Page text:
NEWS

Man in hospital after police-involved shooting near anti-racism rally

03/21/2015 02:16 EDT | Updated 05/21/2015 05:59 EDT
A man who confronted an anti-racism rally in downtown Calgary was rushed to hospital moments later after a shooting involving police.

EMS said they were called to the 100 block of Seventh Avenue S.W. at around 11 a.m. MT, where a man was taken from a lot behind the Palomino Smokehouse to hospital in serious condition.

Sherry Walford, a witness at the scene, said she was taking photographs downtown when she saw a man approach the rally near city hall. 

"All of a sudden, I see a crowd gather and this guy walks by and he starts yelling out 'white power' and then starts swearing at these guys and fingering them," she said.

Jason Devine, an organizer of Anti-Racist Action Calgary's 8th annual rally, said that a police van pulled up.

Police said in a news release that officers followed the man, but he fled.

They say the officers caught up to him but there was a physical struggle when one officer approached him.

They say the man produced a metal pipe, and that within seconds, a police firearm was discharged.

An officer also suffered injuries and was treated at the scene.

'Very agitated, very angry'

Devine said he had been standing with a group before the event when the "very agitated, very angry" man approached them.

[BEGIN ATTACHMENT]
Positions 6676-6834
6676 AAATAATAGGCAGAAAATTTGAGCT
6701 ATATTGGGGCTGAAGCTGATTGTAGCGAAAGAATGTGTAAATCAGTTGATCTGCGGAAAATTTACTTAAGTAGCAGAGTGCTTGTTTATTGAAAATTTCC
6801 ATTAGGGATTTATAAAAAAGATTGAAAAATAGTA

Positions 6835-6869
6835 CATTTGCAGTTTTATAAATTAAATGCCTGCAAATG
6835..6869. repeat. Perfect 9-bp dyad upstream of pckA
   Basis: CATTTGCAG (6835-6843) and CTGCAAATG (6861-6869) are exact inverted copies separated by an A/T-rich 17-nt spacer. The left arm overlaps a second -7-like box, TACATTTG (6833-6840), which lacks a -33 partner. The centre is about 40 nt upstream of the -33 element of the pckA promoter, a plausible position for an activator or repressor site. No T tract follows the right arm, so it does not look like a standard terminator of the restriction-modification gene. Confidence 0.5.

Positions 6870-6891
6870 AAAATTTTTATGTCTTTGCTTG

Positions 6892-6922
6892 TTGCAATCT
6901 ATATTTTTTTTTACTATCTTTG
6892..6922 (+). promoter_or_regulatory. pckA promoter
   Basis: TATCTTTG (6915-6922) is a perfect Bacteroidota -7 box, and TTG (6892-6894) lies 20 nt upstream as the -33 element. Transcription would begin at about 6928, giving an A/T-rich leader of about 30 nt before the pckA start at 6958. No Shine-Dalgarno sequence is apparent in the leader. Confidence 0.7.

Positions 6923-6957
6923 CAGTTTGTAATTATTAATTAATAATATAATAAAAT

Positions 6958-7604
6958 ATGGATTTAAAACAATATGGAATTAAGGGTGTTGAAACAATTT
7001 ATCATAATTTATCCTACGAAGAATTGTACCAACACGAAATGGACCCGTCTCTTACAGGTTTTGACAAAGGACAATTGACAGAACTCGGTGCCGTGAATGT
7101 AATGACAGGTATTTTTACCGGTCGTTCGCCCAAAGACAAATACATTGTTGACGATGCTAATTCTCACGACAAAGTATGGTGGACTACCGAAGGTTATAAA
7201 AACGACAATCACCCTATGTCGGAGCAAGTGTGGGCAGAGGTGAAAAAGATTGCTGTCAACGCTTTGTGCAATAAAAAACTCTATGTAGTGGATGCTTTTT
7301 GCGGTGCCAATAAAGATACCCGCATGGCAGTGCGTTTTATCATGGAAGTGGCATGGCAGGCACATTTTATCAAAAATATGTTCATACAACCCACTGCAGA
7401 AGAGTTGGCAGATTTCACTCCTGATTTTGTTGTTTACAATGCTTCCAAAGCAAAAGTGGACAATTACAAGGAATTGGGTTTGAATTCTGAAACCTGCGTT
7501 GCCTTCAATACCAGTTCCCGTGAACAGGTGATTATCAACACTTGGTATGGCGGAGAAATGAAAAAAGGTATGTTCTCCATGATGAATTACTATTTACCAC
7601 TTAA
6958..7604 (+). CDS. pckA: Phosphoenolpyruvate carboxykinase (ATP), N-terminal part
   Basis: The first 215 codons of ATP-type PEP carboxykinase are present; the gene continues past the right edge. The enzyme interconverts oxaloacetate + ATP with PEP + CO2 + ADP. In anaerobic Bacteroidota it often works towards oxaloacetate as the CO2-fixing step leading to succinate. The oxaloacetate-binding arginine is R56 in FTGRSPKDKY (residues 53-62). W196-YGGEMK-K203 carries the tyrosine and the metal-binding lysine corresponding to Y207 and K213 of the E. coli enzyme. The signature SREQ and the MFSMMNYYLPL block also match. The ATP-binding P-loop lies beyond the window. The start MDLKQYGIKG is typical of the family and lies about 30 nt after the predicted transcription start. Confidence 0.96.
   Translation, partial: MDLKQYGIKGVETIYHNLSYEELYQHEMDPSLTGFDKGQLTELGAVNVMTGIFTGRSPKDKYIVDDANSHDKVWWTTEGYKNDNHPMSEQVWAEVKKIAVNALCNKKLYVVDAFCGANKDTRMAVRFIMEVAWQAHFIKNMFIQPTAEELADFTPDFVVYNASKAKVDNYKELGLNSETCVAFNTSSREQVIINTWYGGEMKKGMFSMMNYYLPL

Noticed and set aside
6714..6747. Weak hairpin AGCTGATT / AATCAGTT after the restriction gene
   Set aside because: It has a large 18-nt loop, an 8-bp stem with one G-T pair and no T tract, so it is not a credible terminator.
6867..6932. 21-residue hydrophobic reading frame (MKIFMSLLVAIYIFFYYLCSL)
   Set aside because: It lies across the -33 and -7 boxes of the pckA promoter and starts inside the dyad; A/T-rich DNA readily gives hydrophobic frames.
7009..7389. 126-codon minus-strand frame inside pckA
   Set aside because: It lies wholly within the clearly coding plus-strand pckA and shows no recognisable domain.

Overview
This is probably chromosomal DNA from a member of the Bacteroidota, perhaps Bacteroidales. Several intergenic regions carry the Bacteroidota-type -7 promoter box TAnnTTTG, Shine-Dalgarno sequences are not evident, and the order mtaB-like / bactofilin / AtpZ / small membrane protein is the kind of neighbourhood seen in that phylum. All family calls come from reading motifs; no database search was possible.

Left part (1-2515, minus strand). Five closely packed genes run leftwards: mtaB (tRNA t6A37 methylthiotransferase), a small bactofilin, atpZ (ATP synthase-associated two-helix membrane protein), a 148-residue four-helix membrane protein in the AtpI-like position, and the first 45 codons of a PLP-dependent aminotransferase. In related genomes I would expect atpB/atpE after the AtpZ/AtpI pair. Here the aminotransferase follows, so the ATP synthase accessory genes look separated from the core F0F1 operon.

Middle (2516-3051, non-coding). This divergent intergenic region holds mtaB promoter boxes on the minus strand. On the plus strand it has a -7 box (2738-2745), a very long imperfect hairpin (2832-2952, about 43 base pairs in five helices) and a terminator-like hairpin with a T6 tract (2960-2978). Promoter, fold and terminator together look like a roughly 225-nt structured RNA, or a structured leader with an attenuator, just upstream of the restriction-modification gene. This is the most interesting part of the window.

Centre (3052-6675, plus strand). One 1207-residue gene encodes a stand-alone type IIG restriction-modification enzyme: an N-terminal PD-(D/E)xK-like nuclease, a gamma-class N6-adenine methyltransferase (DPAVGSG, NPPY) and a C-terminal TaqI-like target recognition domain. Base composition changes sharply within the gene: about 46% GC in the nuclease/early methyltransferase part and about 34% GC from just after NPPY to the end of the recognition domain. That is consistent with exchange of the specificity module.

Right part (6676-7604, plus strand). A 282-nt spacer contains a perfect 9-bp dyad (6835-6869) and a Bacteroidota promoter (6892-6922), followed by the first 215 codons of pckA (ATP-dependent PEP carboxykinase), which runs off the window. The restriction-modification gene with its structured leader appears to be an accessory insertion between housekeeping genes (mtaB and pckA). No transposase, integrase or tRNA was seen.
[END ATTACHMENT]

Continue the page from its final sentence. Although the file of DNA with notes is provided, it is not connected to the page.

The group instinctively laughed, but the man "looked like he wanted to do something," according to Devine. 

Devine said police later returned to the rally to take statements from the crowd.

"I'm happy we just laughed at him, but who knows what he could have done had police not been there," he said.

This is the second officer-involved shooting in Calgary in less than a week. On Monday, Anthony Heffernan, 27, was killed after an altercation with police in a northeast Calgary motel room.

The Alberta Serious Incident Response Team, which investigates incidents involving serious injury or death that may be attributed by the actions of a police officer, has been called in.

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